Rigorous Honesty, I Lied

I told a lie two years ago. No unintentional, accidental, white-lie. It was a bare-faced lie. The actual story is inconsequential, but the reason for the lie is worse. I see from the ripple effect that lying is a terrible evil. One lie could lead to a second to cover the first, a third to cover the second, and so on.

An individual asked me to take care of something that they could not do. I said, “sure, I’ll handle it.” I fully intended to take care of the situation, but not as a priority, so I forgot. Then I remembered, but couldn’t take care of it that moment, so I forgot again. Two months later when asked if I took care of the situation, I said…gulp, yes, and, “Thar she blows!” It was a fictional story more epic than “Moby Dick.” I then scrambled to do the task…days later. Was I sorry? At the moment, yes. Give it a little time, and as “they” say, time heals all wounds. This was a gaping hole in my personal integrity, unjustifiable.

“Do not lie to one another, since you have put off the old man with his deeds.” Col.3:9 NKJV

“Continued to take personal inventory and when we were wrong, promptly admitted it.” The Big Book of AA (step 10)

The friend knew I was lying, but didn’t call me on it, at that moment. All I really had to say was, “no I did not, I will do it immediately.” They may not have appreciated that statement, but no lie would have been told. The task was not majorly hard, but tedious, and I put it off. The sick thing is to me is that the lie came from my procrastinating, not considering the other who asked feelings, the lie was next, then reproach on Christ, guilt followed, then reproach on my integrity. Quite a progression, rather, descent, don’t you agree? The putting off, was the first is a series of “sins”, or revelations of character defects the “old me” performed without remorse.

Procrastination is self-will run riot. It is self-centeredness at its best. I don’t want to so I won’t. And for recovering addicts and alcoholics, lying is a way of life we keep in our “denial” portfolio. We lie for no apparent reason. Lying always has a ripple effect, sending out waves of related sins in its wake. One of the issues that you have to deal with when working with new comers in recovery, is honesty. If that is grasped, recovery comes to them much smoother. The pain I experienced from the lie I told hurt terribly. Me, the go to guy, a liar.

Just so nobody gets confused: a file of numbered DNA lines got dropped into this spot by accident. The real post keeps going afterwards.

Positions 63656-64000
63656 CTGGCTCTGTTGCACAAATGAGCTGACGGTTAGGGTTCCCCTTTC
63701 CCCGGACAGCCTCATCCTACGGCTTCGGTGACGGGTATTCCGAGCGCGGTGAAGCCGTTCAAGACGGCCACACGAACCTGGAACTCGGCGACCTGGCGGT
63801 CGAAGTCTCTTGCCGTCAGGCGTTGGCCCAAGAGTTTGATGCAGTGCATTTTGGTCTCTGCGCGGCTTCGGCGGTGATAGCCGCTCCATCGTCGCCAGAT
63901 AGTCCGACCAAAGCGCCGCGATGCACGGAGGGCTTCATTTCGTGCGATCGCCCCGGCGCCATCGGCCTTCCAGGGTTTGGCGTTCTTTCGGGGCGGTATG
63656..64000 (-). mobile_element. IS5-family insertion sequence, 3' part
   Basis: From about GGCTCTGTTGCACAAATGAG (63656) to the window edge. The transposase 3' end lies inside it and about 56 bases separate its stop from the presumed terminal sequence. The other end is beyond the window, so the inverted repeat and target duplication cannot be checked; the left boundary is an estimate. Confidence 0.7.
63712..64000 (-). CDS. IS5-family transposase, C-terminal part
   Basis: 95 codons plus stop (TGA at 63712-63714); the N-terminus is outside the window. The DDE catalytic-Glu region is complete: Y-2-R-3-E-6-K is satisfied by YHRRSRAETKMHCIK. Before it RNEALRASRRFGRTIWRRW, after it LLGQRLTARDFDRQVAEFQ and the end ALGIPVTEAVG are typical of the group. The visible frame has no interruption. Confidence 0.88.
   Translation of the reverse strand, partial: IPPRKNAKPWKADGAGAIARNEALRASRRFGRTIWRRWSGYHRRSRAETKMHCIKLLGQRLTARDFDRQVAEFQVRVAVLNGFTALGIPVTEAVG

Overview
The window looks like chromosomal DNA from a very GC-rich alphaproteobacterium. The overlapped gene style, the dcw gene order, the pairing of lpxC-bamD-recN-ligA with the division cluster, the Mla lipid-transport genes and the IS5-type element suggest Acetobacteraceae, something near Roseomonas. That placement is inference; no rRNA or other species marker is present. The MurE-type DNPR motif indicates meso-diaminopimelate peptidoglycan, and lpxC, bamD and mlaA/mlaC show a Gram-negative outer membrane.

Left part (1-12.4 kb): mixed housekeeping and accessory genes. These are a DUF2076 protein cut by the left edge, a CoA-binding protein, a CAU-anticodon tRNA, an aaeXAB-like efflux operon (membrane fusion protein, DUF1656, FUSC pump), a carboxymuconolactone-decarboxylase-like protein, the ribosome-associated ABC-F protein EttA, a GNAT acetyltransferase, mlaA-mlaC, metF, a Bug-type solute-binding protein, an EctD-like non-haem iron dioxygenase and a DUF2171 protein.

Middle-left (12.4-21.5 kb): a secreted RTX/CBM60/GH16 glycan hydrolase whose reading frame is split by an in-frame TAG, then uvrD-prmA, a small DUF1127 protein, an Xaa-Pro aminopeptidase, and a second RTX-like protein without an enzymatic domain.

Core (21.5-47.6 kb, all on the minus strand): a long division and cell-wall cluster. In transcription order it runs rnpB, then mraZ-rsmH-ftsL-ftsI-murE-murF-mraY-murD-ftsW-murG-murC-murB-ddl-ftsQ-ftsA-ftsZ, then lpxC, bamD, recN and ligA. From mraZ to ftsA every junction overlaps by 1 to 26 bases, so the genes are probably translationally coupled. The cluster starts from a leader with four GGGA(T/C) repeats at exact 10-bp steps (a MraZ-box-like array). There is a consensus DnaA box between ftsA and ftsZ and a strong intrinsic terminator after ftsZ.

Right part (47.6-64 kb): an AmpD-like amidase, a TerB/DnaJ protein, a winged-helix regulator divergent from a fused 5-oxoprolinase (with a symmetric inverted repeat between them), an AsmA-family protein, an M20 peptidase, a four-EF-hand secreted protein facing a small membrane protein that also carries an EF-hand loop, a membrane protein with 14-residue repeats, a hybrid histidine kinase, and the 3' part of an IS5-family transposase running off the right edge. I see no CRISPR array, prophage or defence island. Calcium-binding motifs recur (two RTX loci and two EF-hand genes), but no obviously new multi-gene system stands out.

Did I repent? You bet, and that episode is one I never want to repeat. I know I am human, I can fall so I try not to think highly of myself. My damaged integrity is good today, though scarred. I want to continue my recovery from self-serving, self-seeking, and try to live an exemplar life as I follow Christ and lead others. I also desire that my children, and theirs, be people of their word, so I must determine to lead by example.

Thanks for reading, God bless and keep you all.

12 thoughts on “Rigorous Honesty, I Lied

  1. Hey Keith….

    I am familiar with the feelings of that agonizing compromise when we find ourself cornered by our own actions or inactions that were contrary to our stated commitment, then we find ourselves lying to get out of the corner we are in.

    The feelings are sick and leave an ulcerative churning in our gut… or at least it does for me.

    Being untruthful and knowing I couldn’t be trusted had to be one of the most awful feelings of my entire life. So I am with you on that.

    Yet, the flip side is one of the most naturally euphoric. The day people began to trust me again, and actually put their trust in my by giving me responsibilities that I handled with reliability and integrity.

    Reliability is in short supply in our world. In fact, after crashing and burning a career, and starting over again at 41, I found one of few things I could bring to the table to a new employer was trustworthiness and reliability. Which paved the way to many wonderful things … I am so glad to say.

    We all break trust at one point or another. It is part of the human condition. Gladly, many areas of trust can be rebuilt.

    Great post.



    • Thanks Chaz, You’re right on, the flip side of no integrity, with others having confidence in you again is a gift I certainly thought would never be. The step study I teach at Celebrate Recovery, and going to AA meetings have shown me the importance of honesty without fear of shadows cast my way. Admitting wrongs may be hard and embarrassing, after some sobriety time, but for those reading, they also need to see the importance of admission. It is liberating to know as I recover, tell the story, and be an open book so others do the same. Your story is mine, starting over after throwing everything away in self-service. I agree, we have much to offer with our honesty and personal integrity. God bless your every effort for good. Keith

    • I am blessed above what I deserve my dear friend. I pray you are well, God goes before you, surrounds you with his favor, and overshadowed by His lovingkindness and mercy! Keep posting and serving! Keith

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